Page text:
> > > As you’ve probably already guessed, Xoxide is a retail company that succeeds — in part — because it offers high-quality products at a reasonable price. It also ships those products very quickly, and for free. Naturally, a few of the various other reasons for the company’s success are a bit more complicated. To offer just one example, Xoxide seems to have somehow mastered the all but  impossible-to-master online game of search engine optimization (SEO), for one. But after brushing aside all the Byzantine matters of online sales and marketing, what’s left is a company that sells a helluva lotta good stuff, and gets it to your doorstep quickly. So with that sentiment in mind, if you’ve got an AmEx card that’s currently burning a hole in your wallet, here are seven of the Xoxide “stores” you might want to visit, presented in alphabetical order:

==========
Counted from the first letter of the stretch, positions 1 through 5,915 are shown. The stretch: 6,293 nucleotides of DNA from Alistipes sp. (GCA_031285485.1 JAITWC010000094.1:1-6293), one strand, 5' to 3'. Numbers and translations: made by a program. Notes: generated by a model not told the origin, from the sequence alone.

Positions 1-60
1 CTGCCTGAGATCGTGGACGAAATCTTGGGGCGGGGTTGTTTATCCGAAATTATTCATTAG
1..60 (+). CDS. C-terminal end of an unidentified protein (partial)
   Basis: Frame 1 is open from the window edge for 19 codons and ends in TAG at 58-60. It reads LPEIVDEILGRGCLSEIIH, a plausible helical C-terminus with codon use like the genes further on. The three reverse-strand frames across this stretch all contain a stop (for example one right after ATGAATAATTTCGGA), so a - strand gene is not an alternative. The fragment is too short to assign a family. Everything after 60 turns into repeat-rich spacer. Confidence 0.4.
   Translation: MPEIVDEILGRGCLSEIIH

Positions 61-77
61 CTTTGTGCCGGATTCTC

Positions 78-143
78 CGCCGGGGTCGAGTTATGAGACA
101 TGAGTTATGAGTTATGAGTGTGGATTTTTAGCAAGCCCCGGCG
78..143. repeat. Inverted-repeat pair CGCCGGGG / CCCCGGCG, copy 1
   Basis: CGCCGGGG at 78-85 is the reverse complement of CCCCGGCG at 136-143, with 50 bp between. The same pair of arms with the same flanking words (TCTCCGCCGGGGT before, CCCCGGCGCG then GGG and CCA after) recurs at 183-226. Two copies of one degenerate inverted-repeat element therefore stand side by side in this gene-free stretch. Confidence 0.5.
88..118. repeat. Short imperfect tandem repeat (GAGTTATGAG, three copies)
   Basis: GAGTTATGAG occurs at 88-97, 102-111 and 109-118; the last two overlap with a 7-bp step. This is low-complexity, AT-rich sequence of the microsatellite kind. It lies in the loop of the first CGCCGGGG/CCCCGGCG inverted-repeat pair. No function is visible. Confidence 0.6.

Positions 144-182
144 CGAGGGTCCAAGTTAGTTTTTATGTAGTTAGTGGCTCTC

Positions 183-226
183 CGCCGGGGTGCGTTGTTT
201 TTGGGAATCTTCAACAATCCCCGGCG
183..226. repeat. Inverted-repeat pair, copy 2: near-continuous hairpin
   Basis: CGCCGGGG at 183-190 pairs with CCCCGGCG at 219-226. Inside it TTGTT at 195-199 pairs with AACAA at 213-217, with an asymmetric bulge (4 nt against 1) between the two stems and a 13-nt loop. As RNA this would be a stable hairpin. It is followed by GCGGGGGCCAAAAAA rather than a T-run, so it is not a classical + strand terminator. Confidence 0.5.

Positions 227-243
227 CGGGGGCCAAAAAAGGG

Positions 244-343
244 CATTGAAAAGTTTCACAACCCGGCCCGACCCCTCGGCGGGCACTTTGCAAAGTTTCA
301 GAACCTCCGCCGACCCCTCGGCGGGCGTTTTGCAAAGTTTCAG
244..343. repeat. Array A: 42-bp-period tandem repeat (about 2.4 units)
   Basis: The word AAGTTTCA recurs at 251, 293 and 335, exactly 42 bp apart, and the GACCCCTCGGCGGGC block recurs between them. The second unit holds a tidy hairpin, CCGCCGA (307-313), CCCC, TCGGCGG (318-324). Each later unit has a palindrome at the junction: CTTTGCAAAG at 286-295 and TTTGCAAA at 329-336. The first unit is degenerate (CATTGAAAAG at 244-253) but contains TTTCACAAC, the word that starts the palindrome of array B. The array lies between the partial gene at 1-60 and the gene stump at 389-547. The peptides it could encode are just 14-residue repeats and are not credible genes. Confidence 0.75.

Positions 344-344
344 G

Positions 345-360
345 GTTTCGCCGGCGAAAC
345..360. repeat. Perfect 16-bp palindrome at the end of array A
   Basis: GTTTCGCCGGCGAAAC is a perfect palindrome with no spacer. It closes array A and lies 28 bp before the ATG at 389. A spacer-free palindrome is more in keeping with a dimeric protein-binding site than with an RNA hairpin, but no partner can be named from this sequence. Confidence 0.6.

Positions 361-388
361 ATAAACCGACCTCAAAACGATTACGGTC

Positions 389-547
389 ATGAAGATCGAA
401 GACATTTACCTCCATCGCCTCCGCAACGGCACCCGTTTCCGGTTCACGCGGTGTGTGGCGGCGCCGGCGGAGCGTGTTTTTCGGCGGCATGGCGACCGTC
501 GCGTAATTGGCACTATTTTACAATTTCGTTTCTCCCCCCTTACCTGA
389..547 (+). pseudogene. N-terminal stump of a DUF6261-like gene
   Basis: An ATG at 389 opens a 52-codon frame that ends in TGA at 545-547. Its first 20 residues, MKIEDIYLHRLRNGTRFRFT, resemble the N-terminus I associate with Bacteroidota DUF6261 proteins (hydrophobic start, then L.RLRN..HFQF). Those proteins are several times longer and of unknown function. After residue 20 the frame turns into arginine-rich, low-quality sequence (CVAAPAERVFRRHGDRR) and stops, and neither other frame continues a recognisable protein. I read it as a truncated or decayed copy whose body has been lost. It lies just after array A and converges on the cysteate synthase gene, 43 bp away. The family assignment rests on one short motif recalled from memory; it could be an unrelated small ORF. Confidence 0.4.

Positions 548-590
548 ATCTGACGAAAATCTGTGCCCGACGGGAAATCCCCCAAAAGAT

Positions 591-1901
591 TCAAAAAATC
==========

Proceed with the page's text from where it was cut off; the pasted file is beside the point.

Follow that story: Incidentally, Xoxide hasn’t enjoyed much attention from the press over the past decade or so of its existence. But winning the 2009 SBA Young Entrepreneur of the Year Champion Award has reversed that trend slightly. You can read what the Philadelphia Inquirer’s Mike Armstrong had to say about the company in a recent PhillyInc. column. Brian McCollough of the Daily Local News, a regional newspaper serving Pennsylvania’s Chester County, also covered the story. 

Music Note: On a somewhat unrelated note, Keystone Edge’s editor, John Davidson, heads up a fantastic Americana/roots music band called The New Time. Fans of very early American blues will absolutely love these guys, as will most fans of the modern alt-country/y’alternative sound, as documented in the late, great, and very much missed No Depression magazine. You can learn about The New Time and listen to some of its music at newtimemusic.com. Davidson has graciously posted MP3s on his MySpace page as well, which can be accessed at myspace.com/johndavidson. Enjoy.

 

Categories: Uncategorized

Where I’ve Been

May 4, 2009 Leave a comment

Young Pioneers Media: